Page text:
Dempster, Normand Climb China's Mt. Edgar

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Mt. Edgar (aka E-Gongga), with the line of the Dempster-Normand route marked. Photo by Tamotsu Nakamura

Mt. Edgar (aka E-Gongga), with the line of the Dempster-Normand route marked. Photo by Tamotsu Nakamura

11/29/10 - American Kyle Dempster and Scottish climber Bruce Normand have climbed the east face and south ridge of Mt. Edgar (6,618m/21,713'), completing the second ascent of the peak—the same objective held by Jonny Copp and Micah Dash when they were killed by an avalanche below the mountain in 2009. The ascent on Edgar was Dempster and Normand's second major new route during a month-long expedition to China's Sichuan Province.

In late October, Dempster and Normand completed the second ascent of Mt. Grosvenor (aka Riwuqie Feng, 6,376m/20,919') via the central couloir on the peak's west face. The two climbed the ca. 1,300-meter face in a 23-hour round trip from base camp to the summit and back to the foot of the peak; they descended via the northeast ridge and the north face. At the crux of the couloir route, they were lucky to find thin water ice (WI4+) where previous attempts had been turned back by rotten rock.

Mt. Grosvenor, a neighbor of 24,790-foot Gongga Shan (aka Minka Konka), had only been climbed once before, in 2003, when Roger Payne and Julie-Ann Clyma ascended the western ridge. The main couloir line on Grosvenor had been attempted at least twice before: by Britons Andy Cave and Mick Fowler in 2003, and by Korean climbers Ahn Chi-young, Heo Young-cheol and Yun Young-joon in 2009. Both parties attempted the climb in the spring, and both retreated from halfway or lower.

Shortly after the American-Scottish ascent, French climbers Jean Annequin and Christian Trommsdorff attempted a route to the right of the main couloir on Grosvenor but were driven down by high winds after one bivouac.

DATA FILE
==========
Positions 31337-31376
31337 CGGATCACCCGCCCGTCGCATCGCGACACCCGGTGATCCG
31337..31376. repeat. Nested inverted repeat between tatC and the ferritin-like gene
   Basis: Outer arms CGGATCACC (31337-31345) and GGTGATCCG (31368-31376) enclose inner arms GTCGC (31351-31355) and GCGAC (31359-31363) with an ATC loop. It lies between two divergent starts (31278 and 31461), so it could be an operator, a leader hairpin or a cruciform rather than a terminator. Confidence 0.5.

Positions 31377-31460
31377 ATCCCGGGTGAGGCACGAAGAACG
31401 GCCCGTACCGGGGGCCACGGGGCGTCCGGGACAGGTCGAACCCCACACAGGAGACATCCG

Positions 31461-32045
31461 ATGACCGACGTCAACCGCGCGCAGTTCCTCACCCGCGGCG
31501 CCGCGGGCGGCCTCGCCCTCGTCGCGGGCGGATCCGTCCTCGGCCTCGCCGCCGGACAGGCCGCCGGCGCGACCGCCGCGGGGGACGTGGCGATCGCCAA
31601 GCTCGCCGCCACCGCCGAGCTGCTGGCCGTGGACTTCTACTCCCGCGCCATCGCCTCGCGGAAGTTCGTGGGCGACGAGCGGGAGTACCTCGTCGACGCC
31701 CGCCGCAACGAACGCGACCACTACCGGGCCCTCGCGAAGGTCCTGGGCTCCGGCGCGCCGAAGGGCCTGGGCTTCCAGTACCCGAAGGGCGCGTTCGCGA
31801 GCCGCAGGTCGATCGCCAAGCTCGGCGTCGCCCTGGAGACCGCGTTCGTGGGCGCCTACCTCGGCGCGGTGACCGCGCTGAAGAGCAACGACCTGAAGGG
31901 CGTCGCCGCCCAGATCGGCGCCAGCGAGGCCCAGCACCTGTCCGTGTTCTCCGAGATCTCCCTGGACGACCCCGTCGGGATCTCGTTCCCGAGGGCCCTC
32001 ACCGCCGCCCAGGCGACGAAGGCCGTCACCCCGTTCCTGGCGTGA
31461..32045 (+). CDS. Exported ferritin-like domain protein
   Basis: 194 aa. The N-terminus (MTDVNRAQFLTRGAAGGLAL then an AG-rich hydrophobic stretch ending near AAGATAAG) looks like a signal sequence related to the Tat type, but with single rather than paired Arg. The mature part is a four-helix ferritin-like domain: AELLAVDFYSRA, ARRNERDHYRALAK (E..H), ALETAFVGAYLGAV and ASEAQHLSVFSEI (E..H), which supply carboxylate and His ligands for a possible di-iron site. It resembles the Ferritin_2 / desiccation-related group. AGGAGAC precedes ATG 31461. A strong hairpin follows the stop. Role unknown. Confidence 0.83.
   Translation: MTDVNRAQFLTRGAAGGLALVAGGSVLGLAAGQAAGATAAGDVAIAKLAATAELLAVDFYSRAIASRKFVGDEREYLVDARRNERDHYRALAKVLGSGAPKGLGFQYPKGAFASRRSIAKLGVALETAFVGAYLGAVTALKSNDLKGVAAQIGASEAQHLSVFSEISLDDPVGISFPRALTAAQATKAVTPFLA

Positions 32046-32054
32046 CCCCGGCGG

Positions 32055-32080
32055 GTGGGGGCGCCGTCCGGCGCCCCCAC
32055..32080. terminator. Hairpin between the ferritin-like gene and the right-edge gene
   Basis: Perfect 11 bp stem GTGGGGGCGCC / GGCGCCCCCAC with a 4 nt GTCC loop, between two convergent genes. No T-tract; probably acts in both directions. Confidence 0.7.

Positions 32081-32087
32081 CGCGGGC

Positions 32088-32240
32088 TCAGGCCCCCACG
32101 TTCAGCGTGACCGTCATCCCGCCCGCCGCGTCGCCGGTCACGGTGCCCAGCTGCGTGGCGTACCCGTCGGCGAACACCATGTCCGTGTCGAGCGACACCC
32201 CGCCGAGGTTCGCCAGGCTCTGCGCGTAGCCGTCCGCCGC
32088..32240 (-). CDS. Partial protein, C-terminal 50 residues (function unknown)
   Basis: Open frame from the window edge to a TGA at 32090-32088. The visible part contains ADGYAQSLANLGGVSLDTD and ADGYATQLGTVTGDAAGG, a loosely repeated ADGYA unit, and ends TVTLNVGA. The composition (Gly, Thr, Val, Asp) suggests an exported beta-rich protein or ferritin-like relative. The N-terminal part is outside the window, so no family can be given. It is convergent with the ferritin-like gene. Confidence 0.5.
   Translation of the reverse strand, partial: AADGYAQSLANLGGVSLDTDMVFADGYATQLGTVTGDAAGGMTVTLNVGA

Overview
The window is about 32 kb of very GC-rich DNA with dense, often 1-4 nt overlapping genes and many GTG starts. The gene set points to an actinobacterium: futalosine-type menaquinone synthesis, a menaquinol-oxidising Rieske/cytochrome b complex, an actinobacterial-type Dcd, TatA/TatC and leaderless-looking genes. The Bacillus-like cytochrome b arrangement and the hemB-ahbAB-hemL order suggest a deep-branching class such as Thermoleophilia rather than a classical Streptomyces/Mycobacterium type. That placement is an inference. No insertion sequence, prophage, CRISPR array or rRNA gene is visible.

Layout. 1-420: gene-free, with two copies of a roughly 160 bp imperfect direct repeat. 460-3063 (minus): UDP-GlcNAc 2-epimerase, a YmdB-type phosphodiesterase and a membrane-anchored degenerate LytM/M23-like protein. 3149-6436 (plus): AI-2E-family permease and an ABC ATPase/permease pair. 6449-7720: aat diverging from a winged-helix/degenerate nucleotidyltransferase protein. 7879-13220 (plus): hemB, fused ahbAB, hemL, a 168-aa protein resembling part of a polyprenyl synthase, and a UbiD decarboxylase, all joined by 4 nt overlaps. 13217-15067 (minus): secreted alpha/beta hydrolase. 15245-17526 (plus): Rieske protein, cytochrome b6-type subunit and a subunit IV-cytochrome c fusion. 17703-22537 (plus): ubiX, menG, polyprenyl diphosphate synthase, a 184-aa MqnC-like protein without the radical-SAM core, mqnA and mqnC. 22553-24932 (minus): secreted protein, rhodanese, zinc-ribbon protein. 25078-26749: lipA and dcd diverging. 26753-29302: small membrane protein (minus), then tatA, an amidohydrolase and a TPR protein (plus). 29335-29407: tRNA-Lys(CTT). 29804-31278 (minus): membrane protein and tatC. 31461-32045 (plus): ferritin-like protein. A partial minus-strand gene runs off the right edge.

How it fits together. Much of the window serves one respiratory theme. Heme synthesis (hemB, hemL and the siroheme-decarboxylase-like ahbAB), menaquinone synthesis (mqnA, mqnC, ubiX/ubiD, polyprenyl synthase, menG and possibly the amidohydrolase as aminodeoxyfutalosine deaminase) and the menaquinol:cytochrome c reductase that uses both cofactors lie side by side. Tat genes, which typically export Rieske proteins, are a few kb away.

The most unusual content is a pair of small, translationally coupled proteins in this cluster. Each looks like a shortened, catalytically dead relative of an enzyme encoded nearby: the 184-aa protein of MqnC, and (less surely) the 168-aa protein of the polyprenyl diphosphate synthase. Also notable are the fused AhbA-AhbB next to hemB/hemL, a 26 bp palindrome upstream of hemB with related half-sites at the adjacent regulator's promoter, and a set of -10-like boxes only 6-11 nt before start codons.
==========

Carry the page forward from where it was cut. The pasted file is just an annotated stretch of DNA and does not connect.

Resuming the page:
Mt. Grosvenor (aka, Riwuqie Feng, 20,919') from the west. Kyle Dempster and Bruce Normand climbed the obvious central line in the face, making the peak's second ascent. Julie-Ann Clyma and Roger Payne had climbed the right ridge in 2003 for the first ascent. Photo courtesy of Christian Trommsdorff

Mt. Grosvenor (aka, Riwuqie Feng, 20,919

During the second week of November, Dempster and Normand approached and climbed Mt. Edgar (aka E-Gongga) in an eight-day round trip from the nearest town. During the first two days, they hiked and scrambled to a high camp at 4,100 meters (13,451'), passing through the narrow glacial gorge in which Copp, Dash, and videographer Wade Johnson were killed by an avalanche in the spring of 2009. Above this, they climbed 1,400 meters up a glacier system to a bivouac directly below the mountain's steep east face. They had chosen the only line they deemed safe, which would ascend about 700 meters to reach the south ridge, still 400 meters below the summit.

Over the next two days, Dempster and Normand climbed the face, finding mixed terrain up to M6 and WI5 at ca. 20,000 feet. The following day, their sixth out of town, they continued up snow and ice along the south ridge to reach the summit at 2:30 p.m. on November 12. After descending to 5,700 meters, they needed two more long days of glacier travel, rappelling, and hiking to get back to the road.

Mt. Edgar had been climbed only once before, in 2001, by a Korean team that ascended the west face.

Dates of Ascents: October-November 2010

Sources: Bruce Normand, Christian Trommsdorff, American Alpine Journal, Thebmc.co.uk